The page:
Instead, there is a growing consensus amongst AOD professionals of the ideal legal framework to tackle drug related harm. To put it simply, most experts are calling for Portugal-style decriminalisation model combined with some model of cannabis legalisation.

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  • Pointless Drug Prohibition Impedes Medical Breakthroughs

    Pointless Drug Prohibition Impedes Medical Breakthroughs

     February 28, 2018 ·  

    Medical breakthroughs missed because of pointless drug bans

    Magic mushrooms might be less mysterious if scientists could find out more about them.

    In 1632 the Catholic Church convened a case against Galileo on the grounds that his work using the telescope to explore the nature of the heavens contradicted the church's teaching - the culmination of a long fight that had lasted 16 years.

    Galileo was put under house arrest and his research stopped. Some of his inquisitors refused even to look down a telescope, believing it to be the work of the devil. With his life under threat, Galileo retracted his claims that the earth moved around the sun and was not the centre of the universe. A ban by the papal Congregation of the Index on all books advocating the Copernican system of planetary motion - which we use today - was not revoked until 1758.

     

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  • Three reasons why scientific advice on drugs is ignored

    Three reasons why scientific advice on drugs is ignored

     February 19, 2018 ·   · 1 reaction

    By Ghaith Aljayyoussi, University of Liverpool

    David Nutt, along with many other leading scientists, published a study a few years ago that showed how the overall harms associated with some legal drugs, such as alcohol and tobacco, dramatically exceed the harms of some illegal drugs, such as cannabis, ecstasy and LSD – and even the harms of heroin and cocaine. Of course, these top scientists were right, but politicians continue to ignore scientific advice, and society continues to be largely in favour of current drug laws.

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  • Legalise Cannabis and Ecstasy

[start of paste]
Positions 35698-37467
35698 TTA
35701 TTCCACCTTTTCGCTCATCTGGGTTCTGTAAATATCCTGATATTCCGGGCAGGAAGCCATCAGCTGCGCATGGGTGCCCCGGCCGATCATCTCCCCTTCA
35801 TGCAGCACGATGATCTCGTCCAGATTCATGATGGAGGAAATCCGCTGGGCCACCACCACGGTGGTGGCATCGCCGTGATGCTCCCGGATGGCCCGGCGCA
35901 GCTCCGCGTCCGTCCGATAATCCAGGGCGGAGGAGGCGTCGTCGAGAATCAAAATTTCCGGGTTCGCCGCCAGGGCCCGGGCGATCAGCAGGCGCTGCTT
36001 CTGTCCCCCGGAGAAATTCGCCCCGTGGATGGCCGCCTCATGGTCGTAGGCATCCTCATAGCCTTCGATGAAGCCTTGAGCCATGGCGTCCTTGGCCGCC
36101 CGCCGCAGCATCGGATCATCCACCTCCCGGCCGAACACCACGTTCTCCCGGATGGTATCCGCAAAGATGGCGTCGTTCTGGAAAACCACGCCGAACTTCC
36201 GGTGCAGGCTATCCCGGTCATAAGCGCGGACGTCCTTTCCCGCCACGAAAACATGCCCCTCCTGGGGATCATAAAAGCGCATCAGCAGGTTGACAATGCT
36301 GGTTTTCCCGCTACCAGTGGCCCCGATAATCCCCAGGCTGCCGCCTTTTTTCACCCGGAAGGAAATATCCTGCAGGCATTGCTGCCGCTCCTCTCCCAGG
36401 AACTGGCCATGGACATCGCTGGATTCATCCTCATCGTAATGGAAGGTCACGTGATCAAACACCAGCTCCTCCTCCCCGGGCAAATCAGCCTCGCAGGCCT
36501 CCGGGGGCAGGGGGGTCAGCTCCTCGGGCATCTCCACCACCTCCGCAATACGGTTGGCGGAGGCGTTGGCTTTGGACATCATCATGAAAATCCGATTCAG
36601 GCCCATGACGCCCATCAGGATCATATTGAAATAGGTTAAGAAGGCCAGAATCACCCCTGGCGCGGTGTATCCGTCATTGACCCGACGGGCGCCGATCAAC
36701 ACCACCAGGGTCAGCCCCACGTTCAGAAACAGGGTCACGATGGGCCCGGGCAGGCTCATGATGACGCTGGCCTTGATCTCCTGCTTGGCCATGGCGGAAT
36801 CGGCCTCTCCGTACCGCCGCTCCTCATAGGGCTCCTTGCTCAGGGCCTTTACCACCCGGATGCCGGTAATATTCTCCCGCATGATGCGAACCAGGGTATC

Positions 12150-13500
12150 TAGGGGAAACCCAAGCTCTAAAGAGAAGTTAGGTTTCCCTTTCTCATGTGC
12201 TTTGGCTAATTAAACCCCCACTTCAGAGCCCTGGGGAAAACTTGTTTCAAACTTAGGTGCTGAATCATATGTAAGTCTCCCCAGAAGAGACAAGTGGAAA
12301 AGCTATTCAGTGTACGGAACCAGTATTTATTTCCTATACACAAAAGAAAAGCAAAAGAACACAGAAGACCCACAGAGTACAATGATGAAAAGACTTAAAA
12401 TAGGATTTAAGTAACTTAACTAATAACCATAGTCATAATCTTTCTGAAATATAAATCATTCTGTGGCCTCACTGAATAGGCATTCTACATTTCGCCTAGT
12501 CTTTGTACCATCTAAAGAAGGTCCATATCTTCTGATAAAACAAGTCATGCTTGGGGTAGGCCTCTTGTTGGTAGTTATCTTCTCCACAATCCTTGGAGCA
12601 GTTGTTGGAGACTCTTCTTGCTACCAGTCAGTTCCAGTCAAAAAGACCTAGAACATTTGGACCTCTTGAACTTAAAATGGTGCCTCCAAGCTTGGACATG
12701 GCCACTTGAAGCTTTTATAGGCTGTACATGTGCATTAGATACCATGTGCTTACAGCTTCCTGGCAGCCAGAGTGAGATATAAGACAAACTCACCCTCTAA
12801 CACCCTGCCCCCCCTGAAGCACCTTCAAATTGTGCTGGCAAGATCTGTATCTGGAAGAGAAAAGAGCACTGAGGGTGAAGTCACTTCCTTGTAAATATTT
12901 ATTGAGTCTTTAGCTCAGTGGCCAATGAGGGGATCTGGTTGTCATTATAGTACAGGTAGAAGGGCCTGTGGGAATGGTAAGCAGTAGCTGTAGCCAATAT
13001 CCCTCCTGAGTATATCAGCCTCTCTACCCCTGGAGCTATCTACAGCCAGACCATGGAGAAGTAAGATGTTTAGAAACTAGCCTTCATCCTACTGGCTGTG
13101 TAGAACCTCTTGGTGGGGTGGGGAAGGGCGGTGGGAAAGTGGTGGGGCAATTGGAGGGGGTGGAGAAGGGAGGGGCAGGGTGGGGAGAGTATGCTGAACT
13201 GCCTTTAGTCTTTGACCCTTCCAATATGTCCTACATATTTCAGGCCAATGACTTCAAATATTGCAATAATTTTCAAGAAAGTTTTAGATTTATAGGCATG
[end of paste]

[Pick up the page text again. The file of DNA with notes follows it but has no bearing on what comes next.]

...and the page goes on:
Legalise Cannabis and Ecstasy

     November 23, 2017 ·  

    A new approach to drug reform: regulated supply of cannabis and ecstasy

    David Penington, University of Melbourne

    Sixteen years ago the premier of Victoria, Jeff Kennett, asked me to conduct an inquiry into drug policy. At the time, deaths from heroin overdoses were high and the use of cannabis and other drugs continued to mount, despite prohibition.

    While there has been some improvement in the management of drugs over the years, both in Victoria and nationally, fundamental problems remain. It's time to consider practical solutions to the problem.

    I propose a novel system whereby Australians aged 16 and over have access to a limited, regulated quantity of cannabis and ecstasy from a government-approved pharmacy supplier – provided they are willing to go on a national confidential user's register.

    When dispensing the substance, pharmacists would also be able to give clients advice and, where necessary, refer them for counselling or treatment.

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  • Decriminalisation or Legalisation

    Decriminalisation or Legalisation

     September 24, 2017 ·  

    One argument for legalisation is it will move the problem away from police and the criminal justice system, where it currently dominates resources. AAP Image/Simon Mossman Alison Ritter, UNSW

    We should all be concerned about our laws on illegal drugs because they affect all of us – people who use drugs; who have family members using drugs; health professionals seeing people for drug-related problems; ambulance and police officers in the front line of drug harms; and all of us who pay high insurance premiums because drug-related crime is extensive.

    Drug-related offences also take up the lion's share of the work of police, courts and prisons. But what can we do? Some people feel that we should legalise drugs – treat them like alcohol and tobacco, as regulated products. And legalisation doesn't necessarily need to apply for every illegal drug.

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  • Islamic terror and drug profits

    Islamic terror and drug profits

     June 10, 2017 ·  

    Robert Rotberg, Harvard University

    Terrorists are in it as much for the loot as for the ideology.

    The Islamic State, or ISIS, could hardly exist, whatever its Islamist fervor, without hard cash from sales of pilfered petroleum, taxes on its subject population and kidnappings for ransom.

    Likewise ISIS- and al-Qaida-linked groups in Africa prosper by trafficking drugs across the Sahara and by offering "protection" to smugglers who have long been trading illicit goods throughout the continent. Although Westerners tend to think of these groups as driven by ideology, new recruits may be more attracted by opportunities to make money.

    Terror is big business, especially in the weak and fragile parts of the world.